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Climate Politics

COP27 Deal Looks Distant as Loss and Damage Slows Process

The clock is ticking for negotiators who want a decision on the contentious issue of who pays for the impacts of climate change.

Antonio Guterres, secretary general of the United Nations, speaks during a plenary session at the COP27 climate conference at the Sharm El Sheikh International Convention Centre in Sharm El-Sheikh, Egypt, on Monday, Nov. 7, 2022.

Antonio Guterres, secretary general of the United Nations, speaks during a plenary session at the COP27 climate conference at the Sharm El Sheikh International Convention Centre in Sharm El-Sheikh, Egypt, on Monday, Nov. 7, 2022.

Photographer: Islam Safwat/Bloomberg

It’s crunch time for diplomats at the UN-sponsored COP27 climate conference in Egypt, with dwindling days left to resolve the thorny issue of how poor countries should be compensated for the harm inflicted by global warming they didn’t cause.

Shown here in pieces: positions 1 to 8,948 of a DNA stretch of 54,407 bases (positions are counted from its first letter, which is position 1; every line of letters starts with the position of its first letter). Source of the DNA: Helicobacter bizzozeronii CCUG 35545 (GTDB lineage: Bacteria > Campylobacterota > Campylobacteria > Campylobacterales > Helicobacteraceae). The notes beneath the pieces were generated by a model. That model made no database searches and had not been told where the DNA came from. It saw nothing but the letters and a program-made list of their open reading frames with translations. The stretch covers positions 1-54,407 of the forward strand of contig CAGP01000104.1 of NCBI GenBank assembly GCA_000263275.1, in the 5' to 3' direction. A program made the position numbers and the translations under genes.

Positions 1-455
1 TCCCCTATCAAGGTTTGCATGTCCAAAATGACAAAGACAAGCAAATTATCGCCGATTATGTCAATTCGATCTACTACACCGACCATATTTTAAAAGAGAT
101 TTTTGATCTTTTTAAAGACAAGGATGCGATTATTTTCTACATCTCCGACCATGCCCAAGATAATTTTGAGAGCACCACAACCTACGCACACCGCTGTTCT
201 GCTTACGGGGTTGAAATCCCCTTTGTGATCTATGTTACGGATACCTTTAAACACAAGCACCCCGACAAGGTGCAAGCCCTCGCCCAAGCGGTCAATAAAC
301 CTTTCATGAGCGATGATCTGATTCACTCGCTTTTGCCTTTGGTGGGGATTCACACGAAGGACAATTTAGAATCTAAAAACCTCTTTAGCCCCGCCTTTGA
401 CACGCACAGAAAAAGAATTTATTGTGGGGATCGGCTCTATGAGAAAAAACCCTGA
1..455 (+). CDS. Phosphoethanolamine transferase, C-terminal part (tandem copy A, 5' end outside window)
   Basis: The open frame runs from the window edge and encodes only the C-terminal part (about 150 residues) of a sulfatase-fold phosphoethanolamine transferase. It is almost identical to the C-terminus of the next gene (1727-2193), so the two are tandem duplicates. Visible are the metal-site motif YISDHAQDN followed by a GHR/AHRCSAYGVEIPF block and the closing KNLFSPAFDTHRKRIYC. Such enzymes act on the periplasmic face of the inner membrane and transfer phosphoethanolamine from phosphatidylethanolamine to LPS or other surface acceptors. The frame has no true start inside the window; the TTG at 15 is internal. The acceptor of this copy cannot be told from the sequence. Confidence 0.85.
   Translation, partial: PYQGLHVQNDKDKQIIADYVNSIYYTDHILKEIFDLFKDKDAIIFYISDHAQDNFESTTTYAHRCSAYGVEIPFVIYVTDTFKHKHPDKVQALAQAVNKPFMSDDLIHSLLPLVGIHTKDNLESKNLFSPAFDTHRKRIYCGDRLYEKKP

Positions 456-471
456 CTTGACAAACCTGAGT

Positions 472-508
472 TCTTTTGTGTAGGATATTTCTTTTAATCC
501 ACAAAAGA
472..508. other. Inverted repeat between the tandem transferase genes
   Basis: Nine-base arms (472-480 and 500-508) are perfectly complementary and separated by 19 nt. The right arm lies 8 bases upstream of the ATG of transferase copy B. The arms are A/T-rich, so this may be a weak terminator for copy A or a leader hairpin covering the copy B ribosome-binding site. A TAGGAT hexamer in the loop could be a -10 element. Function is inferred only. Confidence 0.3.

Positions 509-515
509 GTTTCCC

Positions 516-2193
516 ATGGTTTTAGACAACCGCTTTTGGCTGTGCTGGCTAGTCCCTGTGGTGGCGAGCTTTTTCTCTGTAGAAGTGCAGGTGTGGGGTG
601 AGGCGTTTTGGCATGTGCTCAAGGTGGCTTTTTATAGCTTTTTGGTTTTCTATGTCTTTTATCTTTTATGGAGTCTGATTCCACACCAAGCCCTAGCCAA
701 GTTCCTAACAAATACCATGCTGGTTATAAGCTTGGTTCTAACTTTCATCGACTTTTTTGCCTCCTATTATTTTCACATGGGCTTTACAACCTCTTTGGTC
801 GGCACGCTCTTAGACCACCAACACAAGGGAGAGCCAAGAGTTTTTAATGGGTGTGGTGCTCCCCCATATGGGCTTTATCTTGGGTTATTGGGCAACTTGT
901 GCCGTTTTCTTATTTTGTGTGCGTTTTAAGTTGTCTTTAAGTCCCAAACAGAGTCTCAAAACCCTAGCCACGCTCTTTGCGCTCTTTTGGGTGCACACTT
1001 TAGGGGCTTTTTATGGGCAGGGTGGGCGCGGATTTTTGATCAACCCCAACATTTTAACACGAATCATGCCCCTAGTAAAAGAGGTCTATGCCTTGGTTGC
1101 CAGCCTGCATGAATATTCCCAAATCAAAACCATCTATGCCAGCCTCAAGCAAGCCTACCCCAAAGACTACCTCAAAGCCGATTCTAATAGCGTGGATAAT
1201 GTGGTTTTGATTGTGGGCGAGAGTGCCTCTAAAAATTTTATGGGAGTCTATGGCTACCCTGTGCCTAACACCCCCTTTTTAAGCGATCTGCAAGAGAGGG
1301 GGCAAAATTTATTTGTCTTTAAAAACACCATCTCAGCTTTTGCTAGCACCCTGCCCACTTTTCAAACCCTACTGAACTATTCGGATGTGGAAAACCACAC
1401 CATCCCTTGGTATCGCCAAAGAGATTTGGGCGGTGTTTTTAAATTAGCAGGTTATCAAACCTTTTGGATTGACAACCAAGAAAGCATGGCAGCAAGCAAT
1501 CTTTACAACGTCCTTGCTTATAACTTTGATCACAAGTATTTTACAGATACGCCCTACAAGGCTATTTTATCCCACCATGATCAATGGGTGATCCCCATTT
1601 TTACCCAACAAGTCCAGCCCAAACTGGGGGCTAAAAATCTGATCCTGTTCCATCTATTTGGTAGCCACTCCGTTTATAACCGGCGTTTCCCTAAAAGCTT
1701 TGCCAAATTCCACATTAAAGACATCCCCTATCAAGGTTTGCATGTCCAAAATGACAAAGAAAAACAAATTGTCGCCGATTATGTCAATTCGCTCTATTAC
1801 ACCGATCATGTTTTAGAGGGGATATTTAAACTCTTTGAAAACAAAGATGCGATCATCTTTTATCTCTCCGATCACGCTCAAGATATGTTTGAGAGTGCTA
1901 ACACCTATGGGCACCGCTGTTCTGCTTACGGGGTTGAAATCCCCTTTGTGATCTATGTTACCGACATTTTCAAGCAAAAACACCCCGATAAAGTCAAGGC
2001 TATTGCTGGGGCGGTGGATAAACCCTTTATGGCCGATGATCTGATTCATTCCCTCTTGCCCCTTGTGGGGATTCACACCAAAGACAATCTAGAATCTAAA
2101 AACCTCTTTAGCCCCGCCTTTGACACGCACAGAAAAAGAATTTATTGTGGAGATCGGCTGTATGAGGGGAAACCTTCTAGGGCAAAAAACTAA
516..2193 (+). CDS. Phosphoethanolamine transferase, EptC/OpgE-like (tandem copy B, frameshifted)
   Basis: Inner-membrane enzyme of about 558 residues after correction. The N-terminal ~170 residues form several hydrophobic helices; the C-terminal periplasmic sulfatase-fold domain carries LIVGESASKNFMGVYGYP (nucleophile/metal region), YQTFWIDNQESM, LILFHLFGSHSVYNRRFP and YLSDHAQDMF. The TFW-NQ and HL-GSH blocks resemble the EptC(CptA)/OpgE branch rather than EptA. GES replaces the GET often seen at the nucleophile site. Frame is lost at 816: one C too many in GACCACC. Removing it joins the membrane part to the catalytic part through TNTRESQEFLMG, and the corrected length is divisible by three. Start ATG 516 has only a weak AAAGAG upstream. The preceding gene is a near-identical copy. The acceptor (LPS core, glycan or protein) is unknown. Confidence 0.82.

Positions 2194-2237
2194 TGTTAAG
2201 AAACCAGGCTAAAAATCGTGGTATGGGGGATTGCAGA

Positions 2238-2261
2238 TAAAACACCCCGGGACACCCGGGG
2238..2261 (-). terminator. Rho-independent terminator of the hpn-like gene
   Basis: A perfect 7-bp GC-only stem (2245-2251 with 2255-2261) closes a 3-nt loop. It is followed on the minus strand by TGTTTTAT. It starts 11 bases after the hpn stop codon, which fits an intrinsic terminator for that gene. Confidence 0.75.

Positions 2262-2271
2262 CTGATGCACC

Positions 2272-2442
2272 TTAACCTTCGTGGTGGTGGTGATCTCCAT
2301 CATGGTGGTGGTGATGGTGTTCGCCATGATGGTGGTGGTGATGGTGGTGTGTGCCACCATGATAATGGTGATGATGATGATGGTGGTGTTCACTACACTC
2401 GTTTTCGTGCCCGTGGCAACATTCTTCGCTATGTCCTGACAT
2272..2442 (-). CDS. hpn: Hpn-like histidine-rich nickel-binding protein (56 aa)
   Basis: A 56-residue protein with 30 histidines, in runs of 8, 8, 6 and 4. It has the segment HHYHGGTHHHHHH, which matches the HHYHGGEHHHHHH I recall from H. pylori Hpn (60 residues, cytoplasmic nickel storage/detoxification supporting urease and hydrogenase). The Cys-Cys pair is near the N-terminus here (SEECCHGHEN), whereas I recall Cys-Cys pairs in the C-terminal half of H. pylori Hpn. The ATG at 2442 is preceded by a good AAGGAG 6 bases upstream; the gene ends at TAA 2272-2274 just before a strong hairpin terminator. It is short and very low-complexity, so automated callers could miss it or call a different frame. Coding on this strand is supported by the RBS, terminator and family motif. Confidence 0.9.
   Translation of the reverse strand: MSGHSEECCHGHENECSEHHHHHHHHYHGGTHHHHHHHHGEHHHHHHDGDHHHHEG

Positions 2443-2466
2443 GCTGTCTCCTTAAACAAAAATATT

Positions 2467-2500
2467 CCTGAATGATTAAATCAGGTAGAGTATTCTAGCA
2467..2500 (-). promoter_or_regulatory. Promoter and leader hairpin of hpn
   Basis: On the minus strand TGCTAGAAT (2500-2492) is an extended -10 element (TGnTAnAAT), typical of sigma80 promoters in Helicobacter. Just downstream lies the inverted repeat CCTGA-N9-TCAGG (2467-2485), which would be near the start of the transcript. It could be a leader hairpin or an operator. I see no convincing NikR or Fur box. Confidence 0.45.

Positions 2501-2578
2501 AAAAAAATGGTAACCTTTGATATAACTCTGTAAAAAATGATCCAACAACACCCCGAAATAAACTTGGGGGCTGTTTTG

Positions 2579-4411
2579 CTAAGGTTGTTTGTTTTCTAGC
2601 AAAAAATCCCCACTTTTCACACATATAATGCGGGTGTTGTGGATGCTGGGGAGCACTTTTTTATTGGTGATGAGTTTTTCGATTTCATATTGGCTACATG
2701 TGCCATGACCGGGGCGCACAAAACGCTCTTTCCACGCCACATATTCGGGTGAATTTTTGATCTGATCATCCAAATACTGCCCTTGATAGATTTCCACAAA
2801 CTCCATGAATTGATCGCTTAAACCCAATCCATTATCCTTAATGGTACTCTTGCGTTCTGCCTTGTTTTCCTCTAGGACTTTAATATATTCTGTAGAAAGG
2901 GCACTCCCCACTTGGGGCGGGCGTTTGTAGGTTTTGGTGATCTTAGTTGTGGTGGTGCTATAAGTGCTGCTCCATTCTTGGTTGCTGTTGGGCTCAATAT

After a slow start to negotiations, Egypt’s COP27 presidency outlined an ambitious schedule for week two, with the goal of getting all countries to agree by Friday on a “cover text” — a political statement that lays out the goals and commitments agreed in Sharm El-Sheikh. 

“There is still a lot of work ahead of us if we are to achieve meaningful and tangible outcomes of which we can be proud; we must now shift gears,” COP27 President and Egypt’s Foreign Affairs Minister Sameh Shoukry said during an address to delegates on Monday. “Time is not on our side and the world is watching — let us come together and deliver now.”